Friday, August 06, 2021

"Laff It Off"--Repeat 78 rips, plus two "new" 78s (1900-1945).


Every 78 rip deserves a second chance, I always say.  Save for two "new" offerings--Yearning (written by Neil Moret) and Laff It Off)--all of today's 78s have previously seen the light of blog, some as recently as three months ago (and some way back in 2017).  But, in each case, I felt I could do a better job with them, and hopefully I have.  In particular, my original rips of Plus Ultra and the ragtime-before-ragtime classic Patrol Comique (composed by Thomas Hindley in1886) seemed to lack proper "bass," and so I experimented with the bass turnover.  (Both are U.S. recordings, so the curves should have conformed to the standard curves, but you know how that goes.)  The 1929 Comique sounds great now, while Plus at least sounds better.  Meanwhile, the 1924 acoustical gems Prince of Wails and Get Lucky (composed by Paul Whiteman's and The Benson Orchestra's Roy Bargy) sound less groove-worn in these new rips.  Paul Whiteman's 1945 re-recording of the Bill Challis-arranged San sounds better than ever, and it's the original 78 from Capitol's History of Jazz, Vol. 2 album set. Meanwhile, Ben Selvin's version of Doin' the Raccoon (as the Knickerbocker Orchestra) and Nat Shilkret's amazingly good Me and My Shadow (sad lyrics, joyous mood) and Out of the Dawn never sounded better--not here, anyway.  Both first showed up at the blog in 2017 and 2019, respectively.  Plus, hopefully much improved rips of the 1918 Wilbur Sweatman classics Ringtail Blues and Bluin' the Blues, from a copy that falls just a little short of VG, condition-wise.  (I'm always hoping to find a better one.)  The Sweatman rips turned out well, though--lots of loud percussion, and much detail in the busy trombone work.  And I decided, just for the heck of it, to re-up my previous (May, 2021) rip of the Black Diamonds Band's Carmen March, from British Zonophone, a 1931 recording that seems to support my long-held opinion that the Brits were ahead of us in the sound-reproduction realm, at least in the early electrical days.   The 1909 (?) Lerhone et al Saone polka evidently refers to two rivers in France, though it's played by the "Banda de Artilleria," which of course is Spanish for "Arteries Band."  Er, I mean, "Artillery Band."  The flip, a reissue of a 1900 recording of the once-famous Mosquito (aka, Mosquitoes') Parade, sounds awesome for 1900, and I'm nearly certain this rip is a step up from my 2017 effort.  The clunky sound of the march is, I believe, intended for comic effect.  And the Waldorf-Astoria "Singing Orchestra"'s 1919 version of  Byron Gay's The Vamp is one of my favorite acoustical 78s ever, even if only one out of every three lyrics are audible (I'm not sure it matters with this particular number).  Knecht's outfit sounded like a looser, less formal version of Joseph C. Smith, and his Waldorf-Astoria sides, both the Columbia and Victor recordings, are usually a joy.  Smith's version of the number is memorable, but it lacks the spirit of crazy fun that makes this side such a priceless novelty.  And, yes, you're hearing passages lifted from Puccini's Madame Butterfly.  Skillfully lifted, imo.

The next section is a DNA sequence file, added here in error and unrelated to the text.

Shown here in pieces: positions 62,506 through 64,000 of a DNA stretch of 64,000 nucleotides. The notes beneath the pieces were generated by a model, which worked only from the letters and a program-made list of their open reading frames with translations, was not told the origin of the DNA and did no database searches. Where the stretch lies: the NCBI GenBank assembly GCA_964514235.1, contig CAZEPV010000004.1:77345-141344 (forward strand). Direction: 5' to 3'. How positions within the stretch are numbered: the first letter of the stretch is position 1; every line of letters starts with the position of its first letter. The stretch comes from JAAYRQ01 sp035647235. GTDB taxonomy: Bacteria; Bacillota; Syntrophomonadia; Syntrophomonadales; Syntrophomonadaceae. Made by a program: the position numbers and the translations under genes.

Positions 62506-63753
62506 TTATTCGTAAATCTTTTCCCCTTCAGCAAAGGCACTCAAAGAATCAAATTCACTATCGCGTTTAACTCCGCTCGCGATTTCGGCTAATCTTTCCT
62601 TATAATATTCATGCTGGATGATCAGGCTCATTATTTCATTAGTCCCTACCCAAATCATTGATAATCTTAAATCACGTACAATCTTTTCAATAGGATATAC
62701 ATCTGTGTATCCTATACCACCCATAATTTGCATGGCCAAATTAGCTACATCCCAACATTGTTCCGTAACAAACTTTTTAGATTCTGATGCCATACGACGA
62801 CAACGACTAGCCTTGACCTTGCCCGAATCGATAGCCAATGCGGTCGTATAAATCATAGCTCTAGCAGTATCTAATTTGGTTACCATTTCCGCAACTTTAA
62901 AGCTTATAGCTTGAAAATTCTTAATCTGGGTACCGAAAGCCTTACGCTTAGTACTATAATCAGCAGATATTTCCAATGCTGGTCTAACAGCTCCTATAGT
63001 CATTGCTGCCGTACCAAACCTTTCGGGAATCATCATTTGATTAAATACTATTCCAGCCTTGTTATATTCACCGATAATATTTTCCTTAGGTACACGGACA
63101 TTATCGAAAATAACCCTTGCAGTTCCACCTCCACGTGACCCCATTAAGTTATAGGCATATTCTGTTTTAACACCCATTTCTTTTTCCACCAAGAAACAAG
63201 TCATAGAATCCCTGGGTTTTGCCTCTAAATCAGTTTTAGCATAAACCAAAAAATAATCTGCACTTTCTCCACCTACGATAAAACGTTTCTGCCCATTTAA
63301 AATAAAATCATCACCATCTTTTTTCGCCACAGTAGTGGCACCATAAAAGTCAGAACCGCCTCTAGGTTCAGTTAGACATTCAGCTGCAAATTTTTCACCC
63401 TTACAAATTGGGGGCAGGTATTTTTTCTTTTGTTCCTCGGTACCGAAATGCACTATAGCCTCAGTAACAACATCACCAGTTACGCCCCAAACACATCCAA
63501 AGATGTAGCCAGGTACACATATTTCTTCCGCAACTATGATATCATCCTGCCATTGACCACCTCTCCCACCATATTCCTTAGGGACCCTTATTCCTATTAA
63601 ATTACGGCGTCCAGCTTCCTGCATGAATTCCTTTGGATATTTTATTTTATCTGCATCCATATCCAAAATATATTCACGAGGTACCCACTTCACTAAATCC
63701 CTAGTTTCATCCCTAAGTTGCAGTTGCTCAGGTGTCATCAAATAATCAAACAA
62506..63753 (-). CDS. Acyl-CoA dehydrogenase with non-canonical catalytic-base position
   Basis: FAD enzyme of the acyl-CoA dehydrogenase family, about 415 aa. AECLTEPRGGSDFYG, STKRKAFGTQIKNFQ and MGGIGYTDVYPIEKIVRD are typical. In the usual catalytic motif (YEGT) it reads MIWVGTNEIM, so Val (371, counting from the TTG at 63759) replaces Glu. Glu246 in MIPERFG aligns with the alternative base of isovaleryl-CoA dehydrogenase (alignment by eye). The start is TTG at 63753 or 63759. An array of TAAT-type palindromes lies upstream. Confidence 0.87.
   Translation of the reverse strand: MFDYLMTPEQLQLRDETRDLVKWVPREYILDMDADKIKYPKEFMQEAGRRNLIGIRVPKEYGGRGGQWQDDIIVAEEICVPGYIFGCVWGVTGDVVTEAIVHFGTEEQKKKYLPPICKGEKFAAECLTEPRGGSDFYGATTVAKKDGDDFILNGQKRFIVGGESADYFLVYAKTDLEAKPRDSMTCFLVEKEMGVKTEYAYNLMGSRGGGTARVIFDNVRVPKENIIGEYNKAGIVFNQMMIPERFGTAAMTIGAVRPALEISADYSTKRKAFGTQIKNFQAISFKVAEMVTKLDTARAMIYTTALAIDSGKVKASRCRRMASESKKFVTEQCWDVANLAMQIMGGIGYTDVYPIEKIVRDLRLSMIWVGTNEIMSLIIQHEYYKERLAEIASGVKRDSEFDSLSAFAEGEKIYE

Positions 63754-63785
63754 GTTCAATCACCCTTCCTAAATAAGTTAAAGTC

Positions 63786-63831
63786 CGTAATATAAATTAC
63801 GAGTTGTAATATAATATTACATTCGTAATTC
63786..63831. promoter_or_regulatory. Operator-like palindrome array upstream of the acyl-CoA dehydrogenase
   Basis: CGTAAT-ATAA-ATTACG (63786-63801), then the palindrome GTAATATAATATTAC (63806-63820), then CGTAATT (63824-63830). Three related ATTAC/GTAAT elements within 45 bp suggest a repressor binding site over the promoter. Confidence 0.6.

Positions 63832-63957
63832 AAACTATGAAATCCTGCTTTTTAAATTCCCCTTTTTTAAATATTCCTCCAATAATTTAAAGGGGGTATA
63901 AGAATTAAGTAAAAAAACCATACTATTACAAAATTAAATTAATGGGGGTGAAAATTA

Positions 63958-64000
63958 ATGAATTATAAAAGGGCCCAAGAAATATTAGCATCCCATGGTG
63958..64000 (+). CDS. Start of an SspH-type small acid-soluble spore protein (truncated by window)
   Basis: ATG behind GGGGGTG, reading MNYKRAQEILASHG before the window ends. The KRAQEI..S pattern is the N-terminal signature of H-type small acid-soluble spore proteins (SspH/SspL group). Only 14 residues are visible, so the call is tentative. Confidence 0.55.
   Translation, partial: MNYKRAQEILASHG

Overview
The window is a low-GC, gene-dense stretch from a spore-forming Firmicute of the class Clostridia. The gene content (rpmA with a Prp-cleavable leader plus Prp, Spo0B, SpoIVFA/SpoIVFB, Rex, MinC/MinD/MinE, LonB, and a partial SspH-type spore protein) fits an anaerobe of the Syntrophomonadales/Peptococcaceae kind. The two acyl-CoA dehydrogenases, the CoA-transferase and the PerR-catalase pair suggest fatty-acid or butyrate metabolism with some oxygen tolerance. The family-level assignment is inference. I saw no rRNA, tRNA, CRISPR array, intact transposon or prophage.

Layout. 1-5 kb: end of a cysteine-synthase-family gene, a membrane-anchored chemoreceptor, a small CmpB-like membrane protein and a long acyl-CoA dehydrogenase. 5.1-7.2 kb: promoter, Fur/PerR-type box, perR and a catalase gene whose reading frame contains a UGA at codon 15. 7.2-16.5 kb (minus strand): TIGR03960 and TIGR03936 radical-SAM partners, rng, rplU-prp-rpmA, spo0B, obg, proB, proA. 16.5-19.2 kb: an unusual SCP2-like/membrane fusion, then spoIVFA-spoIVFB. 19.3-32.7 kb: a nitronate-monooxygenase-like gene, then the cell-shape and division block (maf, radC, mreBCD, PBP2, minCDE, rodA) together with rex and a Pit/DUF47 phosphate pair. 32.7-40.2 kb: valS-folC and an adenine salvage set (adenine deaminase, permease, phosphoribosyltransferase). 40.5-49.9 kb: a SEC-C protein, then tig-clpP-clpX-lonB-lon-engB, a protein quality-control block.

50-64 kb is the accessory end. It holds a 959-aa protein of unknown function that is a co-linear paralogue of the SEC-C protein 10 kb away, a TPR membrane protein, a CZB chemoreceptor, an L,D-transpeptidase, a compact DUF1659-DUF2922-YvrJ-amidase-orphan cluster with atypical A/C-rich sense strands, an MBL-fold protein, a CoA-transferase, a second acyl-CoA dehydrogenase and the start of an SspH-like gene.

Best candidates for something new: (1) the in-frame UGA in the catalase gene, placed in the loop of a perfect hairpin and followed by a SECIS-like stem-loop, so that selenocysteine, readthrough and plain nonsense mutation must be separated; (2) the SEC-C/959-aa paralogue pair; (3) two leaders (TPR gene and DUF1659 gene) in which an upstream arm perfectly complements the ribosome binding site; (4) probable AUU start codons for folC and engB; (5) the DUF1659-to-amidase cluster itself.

The two "new" sides are the laughing-song classic Laff It Off (Bob Haring, 1924), which features Al Weston and Irene Young performing the laughing-chorus chores.  Laughing records, of course, were an old story by 1924.  Not only had there been the big 1922 hit, The Okeh Laughing Record, but also who-knows-how-many previous laughing-while-singing numbers churned out by a host of British musical hall performers and American comic singers like Cal Stewart (one of whose specialties was the "laughing story").  Many decades before Hollywood and TV "blooper" reels, we had artists breaking up on purpose in front of the recording horn.  The other "new" side is Neil Moret's Yearning, a charming number superlatively arranged for (Charles A.) Prince's Dance Orchestra in 1919, with wonderful and  varied obbligatos around the main melody.  It's just one of a number of pre-Paul Whiteman sides that sound influenced by Whiteman--as in pre-influenced, if such a thing is possible.  Prince (the musical director of Columbia records from 1900-1920) and his musicians made a flawless transition from marching sides to dance numbers, operating in a Joseph C. Smith/Joseph Knecht idiom, and perhaps doing an even better job in it.  To the shellac...

DOWNLOAD: Laff It Off--1900-1945

Laff It Off (Kalmar-Ruby)--Bob Haring and His Orch., Laughing Chorus: Al Weston-Irene Young, 1924.
Plus Ultra--Spanish Fox Trot (Joseph M. Lacalle)--Lacalle Spanish Orchestra, 1926.
San (McPhail-Michels; A: Bill Challis)--Paul Whiteman and His Orchestra (Capitol 10026; 1945).
Yearning (Neil Moret)--Prince's Dance Orchestra, 1919.
Ringtail Blues (Robinson and Williams--Wilbur Sweatman's Original Jazz Band, 1918.
Bluin' the Blues (Ragas)--Same
Doin' the Raccoon (Coots and Klages)--The Knickerbockers (Ben Selvin), with vocal, 1928.
Me and My Shadow (Rose-Jolson-Dryer)--Nat Shilkret and the Victor Orch., V: Johnny Marvin, 1927.
Out of the Dawn (Walter Donaldson)--Same, V: Franklyn Baur, 1928.
Prince of Wails (Elmer Schoebel)--Ralph Williams and His Rainbo Orch., 1924.
Get Lucky--Chicago Stomp or Shimmy (Bargy)--Same.
Patrol Comique (Thomas Hindley)--Victor Orchestra, c. Rosario Bourdon, 1929.
Snakes Hips (Spencer Williams)--Original Memphis Five, 1923.
Carmen March (Bizet)--Black Diamonds Band (Zonophone, U.K., 1931)
The Vamp (Byron Gay)--Waldorf-Astoria Singing Orchestra, Dir. Joseph Knecht, V: Irving and Jack Kaufman, 1919.